Dan Ephron
Newsweek (Blog)
April 25, 2011 - 12:00am

We're somewhere over the Mediterranean, and Mahmoud Abbas, the Palestinian president, is trying to get inside the head of Barack Obama. "We knew him before he became president," he's saying, struggling to understand what happened to the man who had seemed more sympathetic to the Palestinian cause than any of his predecessors. "We knew him and he was very receptive." Around us, Abbas's closest aides are shuffling papers or typing on laptops, while his bodyguards lounge on long corduroy couches. Saeb Erekat, the ubiquitous adviser, is writing talking points for Abbas's meeting the next day with French President Nicolas Sarkozy. A man with a sidearm is shoveling pumpkin seeds into his mouth. In a space the size of two living rooms, most of the 20-odd passengers are puffing on cigarettes, and so is Abbas. At 76, he smokes more than two packs a day.

Abbas is about as affable as politicians come—even hawkish Israelis like Ariel Sharon have said so. But occasionally, he can deliver a shot of scathing criticism, usually followed by a grandfatherly smile. A week earlier, he told me bluntly that Obama had led him on, and then let him down by failing to keep pressure on Israeli Prime Minister Benjamin Netanyahu for a moratorium on settlement building in the West Bank last year. "It was Obama who suggested a full settlement freeze," Abbas explained. "I said OK, I accept. We both went up the tree. After that, he came down with a ladder and he removed the ladder and said to me, jump. Three times he did it." Abbas also criticized the mediation efforts of Obama's special envoy, George Mitchell, who has shuttled between Israelis and Palestinians for more than two years. "Every visit by Mitchell, we talked to him and gave him some ideas. At the end we discovered that he didn't convey any of these ideas to the Israelis. What does it mean?"

Now, on the flight from Tunis to Paris, I wanted to know how long Abbas could wait. The next 18 months are probably dead time in Israeli-Palestinian diplomacy as Obama focuses on his reelection campaign. No candidate for president wants to risk alienating Israel's supporters by pressing the peace question. But a second-term president can be bolder. Bill Clinton, after his reelection in 1996, managed to get an Israeli agreement for a partial West Bank withdrawal. Netanyahu remembers it well: He was prime minister at the time. But Abbas, who has worked every angle for Palestinian statehood for 50 years, the last six as president, says he's nearly out of time. "I cannot wait. Somebody will wait instead of me," he tells me. "And I will not stay more."

As the Middle East undergoes profound transformation, Americans can count on one thing in the region remaining the same: The unresolved Israeli-Palestinian conflict will continue to be an irritant for Arabs and a source of resentment against the United States. Abbas offered the best hope for peace between the two sides when he took over for Yasir Arafat in 2004. Moderate in his approach to Israel and unequivocally against violence, he was the counterpoint to Arafat's wiliness and eccentricity.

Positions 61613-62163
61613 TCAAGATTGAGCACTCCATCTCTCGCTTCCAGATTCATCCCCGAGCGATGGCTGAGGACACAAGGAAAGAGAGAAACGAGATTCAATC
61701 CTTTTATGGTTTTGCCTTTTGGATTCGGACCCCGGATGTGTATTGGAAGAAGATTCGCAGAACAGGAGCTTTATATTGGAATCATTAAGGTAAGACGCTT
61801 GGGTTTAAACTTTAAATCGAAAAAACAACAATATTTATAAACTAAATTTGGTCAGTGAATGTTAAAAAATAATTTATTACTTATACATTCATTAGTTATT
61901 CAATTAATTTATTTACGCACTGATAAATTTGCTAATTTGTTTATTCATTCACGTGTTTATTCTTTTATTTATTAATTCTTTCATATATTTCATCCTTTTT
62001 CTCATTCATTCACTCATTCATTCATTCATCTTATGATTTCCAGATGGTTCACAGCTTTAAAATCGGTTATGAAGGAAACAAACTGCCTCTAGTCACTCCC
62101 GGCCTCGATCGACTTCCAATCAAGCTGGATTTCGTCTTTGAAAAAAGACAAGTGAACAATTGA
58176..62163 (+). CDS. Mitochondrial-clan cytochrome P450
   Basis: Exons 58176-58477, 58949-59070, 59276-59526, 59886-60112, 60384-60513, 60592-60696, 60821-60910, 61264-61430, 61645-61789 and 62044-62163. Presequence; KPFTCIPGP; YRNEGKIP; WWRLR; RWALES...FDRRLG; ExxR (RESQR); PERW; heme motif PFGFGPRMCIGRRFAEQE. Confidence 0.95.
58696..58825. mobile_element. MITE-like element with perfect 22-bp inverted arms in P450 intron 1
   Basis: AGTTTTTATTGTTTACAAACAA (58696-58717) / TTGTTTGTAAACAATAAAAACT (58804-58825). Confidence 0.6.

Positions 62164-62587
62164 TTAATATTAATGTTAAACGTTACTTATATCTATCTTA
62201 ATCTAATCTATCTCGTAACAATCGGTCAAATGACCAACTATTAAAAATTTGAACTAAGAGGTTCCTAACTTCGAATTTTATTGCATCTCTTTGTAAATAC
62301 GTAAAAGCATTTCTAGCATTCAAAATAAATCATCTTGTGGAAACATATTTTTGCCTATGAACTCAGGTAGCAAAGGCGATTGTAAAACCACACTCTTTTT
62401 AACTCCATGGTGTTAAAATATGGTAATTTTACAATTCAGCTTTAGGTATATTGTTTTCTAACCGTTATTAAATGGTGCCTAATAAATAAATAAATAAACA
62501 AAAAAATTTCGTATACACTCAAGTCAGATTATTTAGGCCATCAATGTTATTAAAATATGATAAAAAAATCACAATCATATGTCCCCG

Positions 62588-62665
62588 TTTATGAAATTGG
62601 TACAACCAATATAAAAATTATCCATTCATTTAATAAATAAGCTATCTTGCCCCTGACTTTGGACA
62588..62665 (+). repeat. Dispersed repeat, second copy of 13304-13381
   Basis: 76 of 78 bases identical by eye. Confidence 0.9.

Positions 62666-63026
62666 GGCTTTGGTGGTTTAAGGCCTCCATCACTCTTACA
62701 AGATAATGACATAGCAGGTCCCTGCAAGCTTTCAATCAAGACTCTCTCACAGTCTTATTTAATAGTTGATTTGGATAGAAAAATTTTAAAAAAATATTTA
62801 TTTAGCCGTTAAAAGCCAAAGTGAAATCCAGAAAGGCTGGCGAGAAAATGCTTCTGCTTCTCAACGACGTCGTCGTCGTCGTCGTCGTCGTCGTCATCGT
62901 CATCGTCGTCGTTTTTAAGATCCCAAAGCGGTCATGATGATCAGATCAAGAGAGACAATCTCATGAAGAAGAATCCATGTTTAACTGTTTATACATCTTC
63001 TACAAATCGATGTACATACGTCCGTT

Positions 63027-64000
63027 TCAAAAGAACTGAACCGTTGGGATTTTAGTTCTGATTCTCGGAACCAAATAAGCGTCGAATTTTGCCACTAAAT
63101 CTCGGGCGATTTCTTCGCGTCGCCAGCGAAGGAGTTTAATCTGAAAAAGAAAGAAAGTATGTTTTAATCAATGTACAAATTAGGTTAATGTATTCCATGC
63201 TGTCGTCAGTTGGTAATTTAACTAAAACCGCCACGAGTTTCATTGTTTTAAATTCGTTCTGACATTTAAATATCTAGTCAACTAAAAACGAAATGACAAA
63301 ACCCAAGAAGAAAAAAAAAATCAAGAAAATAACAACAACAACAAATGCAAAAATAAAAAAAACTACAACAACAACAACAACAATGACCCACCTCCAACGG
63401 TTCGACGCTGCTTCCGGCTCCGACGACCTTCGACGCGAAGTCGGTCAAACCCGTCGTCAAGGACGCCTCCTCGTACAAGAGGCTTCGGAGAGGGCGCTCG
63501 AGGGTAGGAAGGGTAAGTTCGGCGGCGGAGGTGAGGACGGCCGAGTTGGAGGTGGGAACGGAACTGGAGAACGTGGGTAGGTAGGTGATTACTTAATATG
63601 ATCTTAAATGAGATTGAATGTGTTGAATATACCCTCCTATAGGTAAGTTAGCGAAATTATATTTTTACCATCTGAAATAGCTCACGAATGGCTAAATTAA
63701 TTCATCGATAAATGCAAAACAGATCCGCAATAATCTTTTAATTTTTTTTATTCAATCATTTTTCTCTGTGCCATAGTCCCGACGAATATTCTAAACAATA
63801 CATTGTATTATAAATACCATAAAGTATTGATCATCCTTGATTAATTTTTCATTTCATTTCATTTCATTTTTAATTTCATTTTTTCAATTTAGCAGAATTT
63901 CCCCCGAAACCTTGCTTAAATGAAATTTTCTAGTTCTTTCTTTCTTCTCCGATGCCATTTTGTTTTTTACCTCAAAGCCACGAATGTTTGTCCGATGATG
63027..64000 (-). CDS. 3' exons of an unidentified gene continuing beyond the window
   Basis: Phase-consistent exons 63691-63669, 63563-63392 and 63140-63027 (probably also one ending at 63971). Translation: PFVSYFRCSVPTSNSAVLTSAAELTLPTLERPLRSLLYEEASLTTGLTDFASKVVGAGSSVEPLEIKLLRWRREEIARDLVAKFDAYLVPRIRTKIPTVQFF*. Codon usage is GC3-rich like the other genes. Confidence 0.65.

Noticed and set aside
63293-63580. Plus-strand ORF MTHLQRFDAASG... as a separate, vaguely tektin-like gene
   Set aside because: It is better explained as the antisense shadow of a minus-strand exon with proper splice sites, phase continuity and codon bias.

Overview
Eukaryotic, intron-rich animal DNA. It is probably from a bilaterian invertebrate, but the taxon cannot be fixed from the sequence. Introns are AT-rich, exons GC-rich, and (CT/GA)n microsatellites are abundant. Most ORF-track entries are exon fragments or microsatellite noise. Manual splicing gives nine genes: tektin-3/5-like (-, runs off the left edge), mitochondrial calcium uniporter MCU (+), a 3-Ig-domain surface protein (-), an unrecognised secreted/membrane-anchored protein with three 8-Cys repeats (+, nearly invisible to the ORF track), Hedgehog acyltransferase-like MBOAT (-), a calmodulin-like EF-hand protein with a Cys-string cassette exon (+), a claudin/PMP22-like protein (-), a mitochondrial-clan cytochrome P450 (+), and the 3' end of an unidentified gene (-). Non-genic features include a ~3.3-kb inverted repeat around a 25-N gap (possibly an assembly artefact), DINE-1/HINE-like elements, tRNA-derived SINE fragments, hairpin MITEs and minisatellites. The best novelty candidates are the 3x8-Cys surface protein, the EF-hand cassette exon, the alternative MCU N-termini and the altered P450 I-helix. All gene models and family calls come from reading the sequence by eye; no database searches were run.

The optimism didn't last long. In short order, Abbas lost his parliament to the Islamists of Hamas and then lost Gaza to the same uncompromising group. By the time he and Prime Minister Ehud Olmert drew close to agreement in 2008, corruption charges made the Israeli leader a lame duck. Then Israelis elected Netanyahu.

If Abbas leaves the stage without a deal, it would add another layer of uncertainty to the regional turbulence. Among political figures in the West Bank and Gaza, Abbas is the most popular, followed by the leader of Hamas. Even if Abbas's Fatah party can retain power, his successor would lack Abbas's founding-generation stature. He would likely be less able to push through the required compromises for peace with Israel. "It would really be a tragedy of missed opportunities," says Yossi Beilin, a former peace negotiator who knows Abbas well.

While these issues swirl, Abbas last week let Newsweek into his personal space. For five days, I traveled with him from Jordan to Tunisia to France as he rallied support for a U.N. resolution this September that would confer statehood on the Palestinians—a conscious replication of the process that gave birth to Israel more than 60 years ago. On the plane and before and after the meetings, I had almost unfettered access to Abbas and his closest advisers.

The team travels on an Airbus A318 borrowed from the United Arab Emirates (the PLO owns just a tiny jet). When fitted for commercial flights, it holds 132 passengers, but in the current configuration, it has all the comforts of a private plane: open spaces, wood-topped coffee tables, and leather bucket seats. Abbas's travel routine includes a few moments of prayer in his seat during takeoff and then about 15 minutes of reading from a dog-eared copy of the Koran. Through much of the flight, stewardesses are wheeling out Middle East staples like couscous and kebabs but also shrimp and calamari and mussels, which Abbas seems to particularly like. As we're landing in Tunis, an aide who'd introduced himself as Colonel Said goes around spraying Paco Rabanne Ultraviolet on each of the passengers.